FoodLegal specialises in providing solutions and advice in relation to regulatory issues surrounding the Food Standards Code, Australian Consumer Law as well as advice in relation to product development and food marketing compliance
Australia's premier periodical in food law and policy issues. It focuses specifically on analysis and commentary for regulatory compliance and the legal issues affecting food and food industry participants
The risk of an adverse health effect from feed transferring a hazardous substance into the food chain is one of the lessons learned from the disastrous consequences for the UK beef industry that followed from the BSE outbreak. Thus, assuring safe food also means assuring safe feed for animals. In recent years, Australian scientists have led international efforts to create animal feed supplements that have the effect of reducing methane emissions from cattle (both beef and dairy). Governments and corporations in Australia have invested heavily in the commercial application of this technology. Bromoform is the active substance in the formulation of the feed supplements sourced from seawater algae. While the World Health Organization (WHO) has not done so, the U.S. Environmental Protection Agency (US EPA) has assessed bromoform as a probable human carcinogen based on evidence in animal studies. Thus, two important questions arise from the expanded commercial use of feed supplements containing bromoform: 1) Is bromoform likely to end up in the food chain?; 2) Could there be a carcinogenic risk in humans through consumption of milk and meat if bromoform gets transferred from the supplemented feed to the milk or meat?
A summary of developments in food law in Australia and internationally, as at June 2021.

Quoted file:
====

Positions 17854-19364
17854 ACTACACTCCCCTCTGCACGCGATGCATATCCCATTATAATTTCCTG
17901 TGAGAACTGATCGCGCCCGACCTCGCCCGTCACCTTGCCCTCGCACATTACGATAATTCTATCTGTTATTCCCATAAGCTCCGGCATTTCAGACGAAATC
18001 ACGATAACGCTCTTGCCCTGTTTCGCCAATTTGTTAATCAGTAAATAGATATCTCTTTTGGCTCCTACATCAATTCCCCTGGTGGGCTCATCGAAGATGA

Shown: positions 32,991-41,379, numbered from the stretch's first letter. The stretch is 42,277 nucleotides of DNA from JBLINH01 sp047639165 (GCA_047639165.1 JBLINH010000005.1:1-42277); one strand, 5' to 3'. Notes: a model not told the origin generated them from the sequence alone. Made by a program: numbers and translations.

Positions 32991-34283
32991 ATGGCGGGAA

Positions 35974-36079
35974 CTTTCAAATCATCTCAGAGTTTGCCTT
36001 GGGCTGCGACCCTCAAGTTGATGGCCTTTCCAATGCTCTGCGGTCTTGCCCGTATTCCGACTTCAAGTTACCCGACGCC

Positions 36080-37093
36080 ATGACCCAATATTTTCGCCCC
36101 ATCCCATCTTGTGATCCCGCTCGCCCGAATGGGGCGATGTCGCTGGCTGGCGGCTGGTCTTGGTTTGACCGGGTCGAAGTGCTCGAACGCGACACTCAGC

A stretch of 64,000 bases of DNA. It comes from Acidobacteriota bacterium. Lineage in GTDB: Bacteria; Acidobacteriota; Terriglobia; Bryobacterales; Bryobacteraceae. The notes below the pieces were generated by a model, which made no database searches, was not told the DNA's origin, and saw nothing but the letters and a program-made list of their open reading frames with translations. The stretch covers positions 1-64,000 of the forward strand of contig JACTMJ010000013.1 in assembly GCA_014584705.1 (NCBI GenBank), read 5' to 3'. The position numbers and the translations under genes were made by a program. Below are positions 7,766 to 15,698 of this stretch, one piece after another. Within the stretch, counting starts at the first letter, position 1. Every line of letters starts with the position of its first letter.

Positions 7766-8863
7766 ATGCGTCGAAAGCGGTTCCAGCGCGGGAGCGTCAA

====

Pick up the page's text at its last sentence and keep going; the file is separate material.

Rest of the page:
A recent scientific assessment by the European Food Safety Authority (EFSA) on 6 May 2021 has recommended that titanium dioxide no longer be considered safe when used as a food additive. This article looks at the decision by Food Standards Australia New Zealand (FSANZ) in findings published in 2016 to permit the continuing use of nano forms of titanium dioxide and other substances, and a need to review that assessment. A nanoparticle is a piece of matter ranging between 1 and 100 nanometres in size, where a nanometre is one billionth of a metre. Nanoparticles form a part of nanotechnology, which generally refers to the production and usage of materials on a nano-or-atomic-scale.
New Plain English Allergen Labelling (PEAL) requirements specify a new method by which food labels must identify product allergens on the label packaging. There is a new size requirement for any “contains” statement. In this article, we question the way in which this is specified and whether this increases the risk of an unsafe food being sold.
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FoodLegal specialises in food law consultancy, compliance risk management, certification of product compliance integrity for food and beverage products and other allied products
We advise Australia's largest food companies, international brands, as well as small-to-medium sized enterprises and startups.
Our team of lawyers and consultants represent food manufacturers, importers, distributors, brand marketers, retailers, industry associations and groups.
We also work with clients from allied fields such as complementary medicines, life sciences, agribusiness and farmer-producers.
Give your team a mastery of food compliance and risk management. Streamline your development and compliance processes with our legal and scientific hands-on experience. Dynamic, easy-to-understand legal commentary. All the benefits of having FoodLegal lawyers in-house.
At FoodLegal we believe that education is crucial to keeping your competitive edge.